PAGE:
Manganese is a trace mineral required for various bodily processes. Although your body stores some of this essential nutrient in your organs, you still need to consume adequate amounts through your diet.
Although most people get enough manganese from foods, the key mineral may be lacking in the diets of many others. Manganese deficiency has been associated with weak bones, osteoarthritis, and many other health conditions. This article discusses the health benefits of manganese and foods you can eat to get more of the nutrient.
Manganese helps the body activate enzymes, and it is essential for various bodily processes. On average, it is recommended that adult women get 1.8 milligrams of the mineral while men get 2.3 milligrams daily. Some benefits of manganese include:
One of the primary functions of manganese is bone development and maintenance. Manganese supports bone mineral density when combined with other nutrients such as calcium, zinc, and copper.
One study found that men and women aged 50 or older are likely to suffer from an osteoporosis-related bone break. Research has shown that taking manganese with calcium, zinc, and copper may limit spinal bone loss in older women.
Another study found that taking a supplement with manganese, calcium, zinc, and copper, as well as vitamin D, magnesium, and boron, may improve bone mass among women with brittle bones.
Manganese is one of the components of inflammation-reducing antioxidant superoxide dismutase (SOD). Research indicates that SOD can be used as a therapeutic agent for inflammation.
Furthermore, there is evidence that consuming manganese with glucosamine and chondroitin can reduce osteoarthritis pain. Osteoarthritis is a disease that causes joint pain and loss of cartilage.
Manganese may be helpful for blood sugar regulation. Studies show that deficiency of the mineral can lead to glucose intolerance in some animals. However, the results of human studies are mixed.
What’s more, multiple other studies have found that people with diabetes have lower manganese blood levels. Researchers are trying to determine if manganese deficiency contributes to diabetes or if diabetes causes manganese blood levels to drop.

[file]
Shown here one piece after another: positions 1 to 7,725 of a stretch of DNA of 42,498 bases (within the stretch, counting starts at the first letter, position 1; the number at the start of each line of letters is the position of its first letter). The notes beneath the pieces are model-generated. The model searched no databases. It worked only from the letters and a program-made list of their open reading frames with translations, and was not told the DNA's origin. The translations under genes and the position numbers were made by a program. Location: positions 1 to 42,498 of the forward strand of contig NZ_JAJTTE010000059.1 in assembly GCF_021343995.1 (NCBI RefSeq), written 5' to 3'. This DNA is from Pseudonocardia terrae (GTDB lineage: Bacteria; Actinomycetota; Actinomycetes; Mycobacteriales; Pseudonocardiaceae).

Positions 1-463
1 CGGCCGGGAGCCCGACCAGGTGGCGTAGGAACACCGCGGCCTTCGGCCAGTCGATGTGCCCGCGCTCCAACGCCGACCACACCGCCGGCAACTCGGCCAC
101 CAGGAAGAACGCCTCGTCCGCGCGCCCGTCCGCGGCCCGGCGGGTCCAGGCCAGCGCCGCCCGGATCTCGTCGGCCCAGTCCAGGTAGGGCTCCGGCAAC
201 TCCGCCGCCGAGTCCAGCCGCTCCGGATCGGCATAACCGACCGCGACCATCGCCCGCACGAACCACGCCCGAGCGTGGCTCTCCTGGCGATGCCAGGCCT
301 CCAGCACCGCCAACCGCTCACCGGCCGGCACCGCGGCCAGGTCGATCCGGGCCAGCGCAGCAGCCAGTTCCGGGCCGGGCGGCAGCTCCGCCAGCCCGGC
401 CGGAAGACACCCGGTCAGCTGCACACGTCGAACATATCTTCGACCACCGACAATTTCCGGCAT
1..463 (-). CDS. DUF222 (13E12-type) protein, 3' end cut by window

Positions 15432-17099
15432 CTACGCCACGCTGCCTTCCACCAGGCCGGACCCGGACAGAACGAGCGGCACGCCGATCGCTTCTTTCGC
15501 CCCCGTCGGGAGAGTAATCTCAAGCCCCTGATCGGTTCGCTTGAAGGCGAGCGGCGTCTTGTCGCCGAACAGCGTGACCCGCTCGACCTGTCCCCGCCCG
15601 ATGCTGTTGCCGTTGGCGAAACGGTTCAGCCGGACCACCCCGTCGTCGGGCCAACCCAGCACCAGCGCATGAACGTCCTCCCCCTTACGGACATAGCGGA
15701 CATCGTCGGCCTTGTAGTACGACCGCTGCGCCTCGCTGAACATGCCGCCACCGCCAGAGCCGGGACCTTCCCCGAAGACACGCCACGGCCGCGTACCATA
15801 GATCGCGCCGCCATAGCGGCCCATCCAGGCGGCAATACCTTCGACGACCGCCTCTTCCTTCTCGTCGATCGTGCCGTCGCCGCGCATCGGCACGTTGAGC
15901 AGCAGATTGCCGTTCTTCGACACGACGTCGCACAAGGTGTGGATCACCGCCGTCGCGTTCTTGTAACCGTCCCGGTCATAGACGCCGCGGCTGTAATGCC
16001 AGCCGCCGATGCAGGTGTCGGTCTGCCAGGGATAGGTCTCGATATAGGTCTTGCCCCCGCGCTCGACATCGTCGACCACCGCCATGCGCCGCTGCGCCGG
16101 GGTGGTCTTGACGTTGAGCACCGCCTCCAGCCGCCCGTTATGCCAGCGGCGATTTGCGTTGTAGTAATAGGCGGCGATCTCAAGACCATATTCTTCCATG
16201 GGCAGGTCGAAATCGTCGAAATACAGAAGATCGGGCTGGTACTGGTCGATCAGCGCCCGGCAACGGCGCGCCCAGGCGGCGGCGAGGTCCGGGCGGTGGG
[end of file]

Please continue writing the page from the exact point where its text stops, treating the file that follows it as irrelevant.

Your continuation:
The body requires manganese for the activation of enzymes during metabolism as well as other chemical processes. Experts believe that the trace mineral promotes amino acid digestion and utilization. The body also needs it for the metabolism of cholesterol and carbohydrates.
Additionally, manganese allows your body to effectively utilize various vitamins, including choline, thiamine, and vitamins C and E, while ensuring liver function. It also contributes to other vital activities such as energy production, immune response, and reproduction.
Another benefit of manganese that goes under the radar is its role in thyroxine production. Thyroxine is a vital hormone that the body requires for the thyroid gland to function correctly.
Thyroxine helps you maintain appetite, supports metabolism, and allows your organs to work efficiently. Therefore, manganese deficiency could lead to a hypothyroid condition where you gain weight excessively.
Manganese is present in various kinds of foods. Since the body only needs small amounts, you can easily get enough in your diet without taking supplements. These are seven healthy sources of manganese:
You can eat hazelnuts to meet your manganese requirements. They contain 1.6 milligrams of manganese per ounce, meaning eating 17 hazelnuts allows you to meet your daily manganese requirement. You can eat these nuts straight from the bag or whip them into peanut butter.
Cooked spinach is packed with various nutrients, ranging from higher amounts of vitamin A to fiber. It can also contribute to your manganese intake as it contains 0.8 milligrams per half-cup.
You can get manganese from various shellfish, including mussels. A three-ounce serving of mussels contains 5.8 milligrams of manganese, about 250% of your recommended daily intake.
This starchy and tasty root vegetable can help increase your manganese intake. A medium-baked potato has 0.3 grams of manganese if you eat it with its skin. In addition to manganese, potato skin also contains fiber, iron, and several vitamins.
Eating soybeans can help you reach your daily requirement of manganese quickly. One cup of soybeans packs 4.7 milligrams, meeting your daily value. In addition to manganese, soybeans are rich in protein and fiber.
Garlic is often used to combat sickness and the common cold. However, you can eat it to increase your manganese intake. A cup of garlic contains 2.3 milligrams of manganese, 114% of your daily value.
Pineapple is your go-to fruit when seeking to increase your manganese intake. It contains 76% of your daily value in each cup. Pineapples are also packed with vitamin C, which improves immunity and combats ailments.
Your body cannot carry out several essential chemical processes without manganese. If you lack this nutrient, try out any of the foods listed above. Avoid turning to supplements without first contacting your doctor.